Lula’s Dance with Dictators
Brazil's president has enjoyed much international goodwill since returning to the presidency, but only because his predecessor, Jair Bolsonaro, was so thuggish and anti-democratic. Sadly, now Lula is consorting with tyrants who make even the awful Bolsonaro look good.
LONDON – When a right-wing politician with authoritarian leanings (think Donald Trump) courts a genocidal dictator like Vladimir Putin, we recoil in distaste but are not surprised. But when a former human-rights advocate and working-class hero backs dictators guilty of abominable butchery, shock is followed by abhorrence. That is how I feel watching Brazil’s president, Luiz Inácio Lula da Silva, embrace Putin and Venezuelan tyrant Nicolás Maduro. Lula’s is a moral failure of appalling proportions.
Start with his love-in with Maduro, which is less well-known globally. At a regional summit in late May, progressive activists gasped when Lula claimed that human-rights violations and anti-democratic practices in Venezuela are just a “narrative construction.” This in a country where, according to Human Rights Watch, “police and military units have killed and tortured with impunity in low-income communities,” and “authorities harass and persecute journalists, human-rights defenders, and civil society organizations.”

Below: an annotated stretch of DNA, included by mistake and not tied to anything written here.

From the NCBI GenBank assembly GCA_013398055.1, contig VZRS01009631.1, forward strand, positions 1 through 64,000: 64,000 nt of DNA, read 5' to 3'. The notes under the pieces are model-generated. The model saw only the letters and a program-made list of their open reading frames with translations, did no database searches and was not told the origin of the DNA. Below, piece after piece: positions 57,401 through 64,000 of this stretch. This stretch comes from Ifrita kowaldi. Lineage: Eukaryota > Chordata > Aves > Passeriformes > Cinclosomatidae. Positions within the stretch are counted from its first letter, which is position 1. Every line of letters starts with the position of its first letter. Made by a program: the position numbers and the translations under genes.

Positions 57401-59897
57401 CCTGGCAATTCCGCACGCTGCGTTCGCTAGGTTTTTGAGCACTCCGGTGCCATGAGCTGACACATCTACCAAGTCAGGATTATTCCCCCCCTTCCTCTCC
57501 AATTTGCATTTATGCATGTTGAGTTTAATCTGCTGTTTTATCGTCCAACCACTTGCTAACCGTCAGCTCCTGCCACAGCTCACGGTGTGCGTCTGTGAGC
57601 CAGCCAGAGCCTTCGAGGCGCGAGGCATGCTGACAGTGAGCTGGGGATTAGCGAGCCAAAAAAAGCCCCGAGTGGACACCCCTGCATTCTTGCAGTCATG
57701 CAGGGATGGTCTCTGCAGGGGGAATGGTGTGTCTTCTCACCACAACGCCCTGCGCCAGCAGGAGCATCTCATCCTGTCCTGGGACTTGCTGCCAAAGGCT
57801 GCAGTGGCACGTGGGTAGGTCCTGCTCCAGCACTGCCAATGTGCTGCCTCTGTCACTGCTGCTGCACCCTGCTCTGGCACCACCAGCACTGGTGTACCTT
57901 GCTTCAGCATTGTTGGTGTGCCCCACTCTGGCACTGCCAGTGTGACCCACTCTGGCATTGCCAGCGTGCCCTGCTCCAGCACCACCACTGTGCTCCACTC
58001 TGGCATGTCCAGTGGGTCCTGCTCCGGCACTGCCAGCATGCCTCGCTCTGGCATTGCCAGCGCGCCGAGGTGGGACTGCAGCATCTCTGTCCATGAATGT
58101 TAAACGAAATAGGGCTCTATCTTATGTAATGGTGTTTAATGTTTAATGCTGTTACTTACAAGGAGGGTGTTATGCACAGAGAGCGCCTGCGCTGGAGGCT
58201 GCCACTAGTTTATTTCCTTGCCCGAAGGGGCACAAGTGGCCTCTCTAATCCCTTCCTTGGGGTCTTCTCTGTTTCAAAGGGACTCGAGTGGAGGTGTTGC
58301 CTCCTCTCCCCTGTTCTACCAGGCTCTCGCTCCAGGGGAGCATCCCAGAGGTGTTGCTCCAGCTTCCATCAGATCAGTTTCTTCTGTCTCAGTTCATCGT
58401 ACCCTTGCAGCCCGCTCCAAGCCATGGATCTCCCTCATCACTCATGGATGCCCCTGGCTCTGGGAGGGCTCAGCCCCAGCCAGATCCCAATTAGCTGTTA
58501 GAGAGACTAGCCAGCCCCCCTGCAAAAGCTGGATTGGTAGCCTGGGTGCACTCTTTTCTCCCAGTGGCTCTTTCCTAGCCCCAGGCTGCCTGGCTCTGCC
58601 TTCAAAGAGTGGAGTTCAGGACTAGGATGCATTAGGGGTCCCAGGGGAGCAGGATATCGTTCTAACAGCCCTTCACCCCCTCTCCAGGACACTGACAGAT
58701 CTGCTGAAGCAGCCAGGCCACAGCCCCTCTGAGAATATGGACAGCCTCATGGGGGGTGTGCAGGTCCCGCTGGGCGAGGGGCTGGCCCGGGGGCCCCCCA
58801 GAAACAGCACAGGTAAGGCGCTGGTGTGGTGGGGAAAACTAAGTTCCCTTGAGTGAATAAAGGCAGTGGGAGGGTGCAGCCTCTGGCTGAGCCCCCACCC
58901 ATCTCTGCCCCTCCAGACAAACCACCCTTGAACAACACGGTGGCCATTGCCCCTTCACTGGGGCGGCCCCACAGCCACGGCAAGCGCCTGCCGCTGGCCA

When other Latin American leaders protested, Lula moved from the political to the personal. Recall that Lula was tried and convicted for corruption, and went to jail under a 12-year sentence until his conviction was annulled by the Supreme Court in a decision that, according to the Financial Times, “remains controversial.” The accusations against Maduro, Lula blurted out, were “like the lies against me, which no one managed to prove.”
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